In this very simple demo, we’ll implement linear multiclass classification. There will be two parameters: a weight matrix and a ‘bias’ (offset). The key thing to implement is the private _build_likelihood method, which should return a tensorflow scalar representing the (log) likelihood. Param objects can be used inside _build_likelihood: they will appear as appropriate (unconstrained) tensors.

In [33]:
import tensorflow as tf

class LinearMulticlass(gpflow.models.Model):
    def __init__(self, X, Y, name=None):
        super().__init__(name=name) # always call the parent constructor

        self.X = X.copy() # X is a numpy array of inputs
        self.Y = Y.copy() # Y is a 1-of-k representation of the labels

        self.num_data, self.input_dim = X.shape
        _, self.num_classes = Y.shape

        #make some parameters
        self.W = gpflow.Param(np.random.randn(self.input_dim, self.num_classes))
        self.b = gpflow.Param(np.random.randn(self.num_classes))

        # ^^ You must make the parameters attributes of the class for
        # them to be picked up by the model. i.e. this won't work:
        #
        # W = gpflow.Param(...    <-- must be self.W

    @gpflow.params_as_tensors
    def _build_likelihood(self): # takes no arguments
        p = tf.nn.softmax(tf.matmul(self.X, self.W) + self.b) # Param variables are used as tensorflow arrays.
        return tf.reduce_sum(tf.log(p) * self.Y) # be sure to return a scalar

…and that’s it. Let’s build a really simple demo to show that it works.

In [34]:
X = np.vstack([np.random.randn(10,2) + [2,2],
               np.random.randn(10,2) + [-2,2],
               np.random.randn(10,2) + [2,-2]])
Y = np.repeat(np.eye(3), 10, 0)

from matplotlib import pyplot as plt
plt.style.use('ggplot')
%matplotlib inline
import matplotlib
matplotlib.rcParams['figure.figsize'] = (12,6)
plt.scatter(X[:,0], X[:,1], 100, np.argmax(Y, 1), lw=2, cmap=plt.cm.viridis)
Out[34]:
<matplotlib.collections.PathCollection at 0x120f67a58>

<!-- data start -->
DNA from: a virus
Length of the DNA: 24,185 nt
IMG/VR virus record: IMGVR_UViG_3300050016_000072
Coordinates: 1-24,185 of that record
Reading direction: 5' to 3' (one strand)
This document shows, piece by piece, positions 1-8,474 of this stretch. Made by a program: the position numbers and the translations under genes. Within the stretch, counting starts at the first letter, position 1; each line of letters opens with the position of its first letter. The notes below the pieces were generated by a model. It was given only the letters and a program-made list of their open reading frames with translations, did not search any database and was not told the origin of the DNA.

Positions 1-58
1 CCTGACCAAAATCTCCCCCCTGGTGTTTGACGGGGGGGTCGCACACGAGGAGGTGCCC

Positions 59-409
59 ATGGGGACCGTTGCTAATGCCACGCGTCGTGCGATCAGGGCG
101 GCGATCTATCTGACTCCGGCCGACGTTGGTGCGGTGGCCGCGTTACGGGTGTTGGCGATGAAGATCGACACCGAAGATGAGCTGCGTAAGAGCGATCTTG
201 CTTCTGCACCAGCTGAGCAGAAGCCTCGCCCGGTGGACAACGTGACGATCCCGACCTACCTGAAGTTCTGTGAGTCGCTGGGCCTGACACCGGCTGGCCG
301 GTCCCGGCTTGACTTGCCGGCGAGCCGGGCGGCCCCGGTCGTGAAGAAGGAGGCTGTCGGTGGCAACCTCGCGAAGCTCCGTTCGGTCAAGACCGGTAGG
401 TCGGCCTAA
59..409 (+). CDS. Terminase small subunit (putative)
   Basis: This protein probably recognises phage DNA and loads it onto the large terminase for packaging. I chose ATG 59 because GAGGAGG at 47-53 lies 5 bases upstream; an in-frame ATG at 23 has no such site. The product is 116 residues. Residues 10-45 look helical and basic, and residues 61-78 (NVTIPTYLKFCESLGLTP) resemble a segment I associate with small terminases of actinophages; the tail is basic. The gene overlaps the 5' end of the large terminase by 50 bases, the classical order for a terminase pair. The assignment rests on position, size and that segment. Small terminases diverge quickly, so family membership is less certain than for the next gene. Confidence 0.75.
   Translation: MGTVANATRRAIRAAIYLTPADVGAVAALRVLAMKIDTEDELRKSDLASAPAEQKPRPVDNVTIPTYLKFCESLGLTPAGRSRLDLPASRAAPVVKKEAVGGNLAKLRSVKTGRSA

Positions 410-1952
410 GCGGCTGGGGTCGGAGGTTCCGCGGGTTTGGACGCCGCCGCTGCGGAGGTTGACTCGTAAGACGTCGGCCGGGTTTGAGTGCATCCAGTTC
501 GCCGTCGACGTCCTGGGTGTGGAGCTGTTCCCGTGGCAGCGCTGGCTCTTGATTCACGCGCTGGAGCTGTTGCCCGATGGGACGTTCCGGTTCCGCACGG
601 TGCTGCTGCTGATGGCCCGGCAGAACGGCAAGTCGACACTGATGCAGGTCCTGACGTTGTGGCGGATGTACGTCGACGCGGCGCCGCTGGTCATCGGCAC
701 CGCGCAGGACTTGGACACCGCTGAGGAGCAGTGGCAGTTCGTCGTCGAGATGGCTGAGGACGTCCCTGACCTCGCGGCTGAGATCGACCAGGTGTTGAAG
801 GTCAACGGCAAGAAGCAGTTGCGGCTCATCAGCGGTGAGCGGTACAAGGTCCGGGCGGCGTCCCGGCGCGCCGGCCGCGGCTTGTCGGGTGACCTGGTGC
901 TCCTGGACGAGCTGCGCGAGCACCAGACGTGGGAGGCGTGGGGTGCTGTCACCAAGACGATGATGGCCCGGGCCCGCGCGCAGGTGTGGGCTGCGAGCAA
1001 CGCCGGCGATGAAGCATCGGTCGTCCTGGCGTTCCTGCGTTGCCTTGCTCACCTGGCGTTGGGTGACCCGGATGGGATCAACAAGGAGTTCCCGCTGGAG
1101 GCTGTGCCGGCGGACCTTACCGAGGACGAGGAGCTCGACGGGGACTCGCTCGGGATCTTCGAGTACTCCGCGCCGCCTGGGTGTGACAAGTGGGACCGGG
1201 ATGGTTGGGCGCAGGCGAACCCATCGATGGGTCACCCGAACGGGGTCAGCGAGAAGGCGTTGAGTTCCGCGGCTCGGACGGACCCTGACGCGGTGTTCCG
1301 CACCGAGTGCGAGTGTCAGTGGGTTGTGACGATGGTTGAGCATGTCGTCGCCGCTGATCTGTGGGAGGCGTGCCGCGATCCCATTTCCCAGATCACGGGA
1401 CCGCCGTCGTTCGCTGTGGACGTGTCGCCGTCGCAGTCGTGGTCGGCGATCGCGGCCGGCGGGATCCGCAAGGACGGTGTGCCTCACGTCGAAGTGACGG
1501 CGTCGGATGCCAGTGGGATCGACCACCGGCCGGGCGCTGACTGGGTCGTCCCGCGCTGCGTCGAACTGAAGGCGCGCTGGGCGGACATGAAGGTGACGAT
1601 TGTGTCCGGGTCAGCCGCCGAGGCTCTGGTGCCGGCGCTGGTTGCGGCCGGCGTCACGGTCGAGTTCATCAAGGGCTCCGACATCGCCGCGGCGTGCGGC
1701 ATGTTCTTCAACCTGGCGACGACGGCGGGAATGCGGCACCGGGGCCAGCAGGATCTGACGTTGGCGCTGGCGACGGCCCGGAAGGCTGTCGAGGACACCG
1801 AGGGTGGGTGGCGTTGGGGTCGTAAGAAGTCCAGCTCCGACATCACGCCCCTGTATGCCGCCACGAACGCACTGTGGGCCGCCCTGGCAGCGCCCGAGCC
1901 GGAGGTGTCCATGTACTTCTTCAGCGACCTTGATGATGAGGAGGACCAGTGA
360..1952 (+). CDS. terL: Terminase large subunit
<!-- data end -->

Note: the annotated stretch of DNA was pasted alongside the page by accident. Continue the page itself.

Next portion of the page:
../_images/notebooks_models_27_1.png
In [35]:
m = LinearMulticlass(X, Y)
m.as_pandas_table()
Out[35]:
class prior transform trainable shape fixed_shape value
LinearMulticlass/W Parameter None (none) True (2, 3) True [[-1.86126389328, 0.274590690509, -0.749392536...
LinearMulticlass/b Parameter None (none) True (3,) True [0.898180439959, -0.0512106496384, -0.19183247...
In [36]:
opt = gpflow.train.ScipyOptimizer()
opt.minimize(m)
m.as_pandas_table()
INFO:tensorflow:Optimization terminated with:
  Message: b'CONVERGENCE: NORM_OF_PROJECTED_GRADIENT_<=_PGTOL'
  Objective function value: 0.000011
  Number of iterations: 25
  Number of functions evaluations: 26
Out[36]:
class prior transform trainable shape fixed_shape value
LinearMulticlass/W Parameter None (none) True (2, 3) True [[8.19009259164, -17.4730464032, 6.94688807267...
LinearMulticlass/b Parameter None (none) True (3,) True [-5.00699554863, 7.85155019966, -2.18941734065]
In [37]:
xx, yy = np.mgrid[-4:4:200j, -4:4:200j]
X_test = np.vstack([xx.flatten(), yy.flatten()]).T
f_test = np.dot(X_test, m.W.read_value()) + m.b.read_value()
p_test = np.exp(f_test)
p_test /= p_test.sum(1)[:,None]
In [38]:
for i in range(3):
    plt.contour(xx, yy, p_test[:,i].reshape(200,200), [0.5], colors='k', linewidths=1)
plt.scatter(X[:,0], X[:,1], 100, np.argmax(Y, 1), lw=2, cmap=plt.cm.viridis)
Out[38]:
<matplotlib.collections.PathCollection at 0x10a330fd0>
../_images/notebooks_models_31_1.png

That concludes the new model example and this notebook. You might want to convince yourself that the LinearMulticlass model and its parameters have all the functionality demonstrated above. You could also add some priors and run Hamiltonian Monte Carlo using HMC optimizer gpflow.train.HMC and sample method. See the sparse_MCMC notebook for details of running the sampler.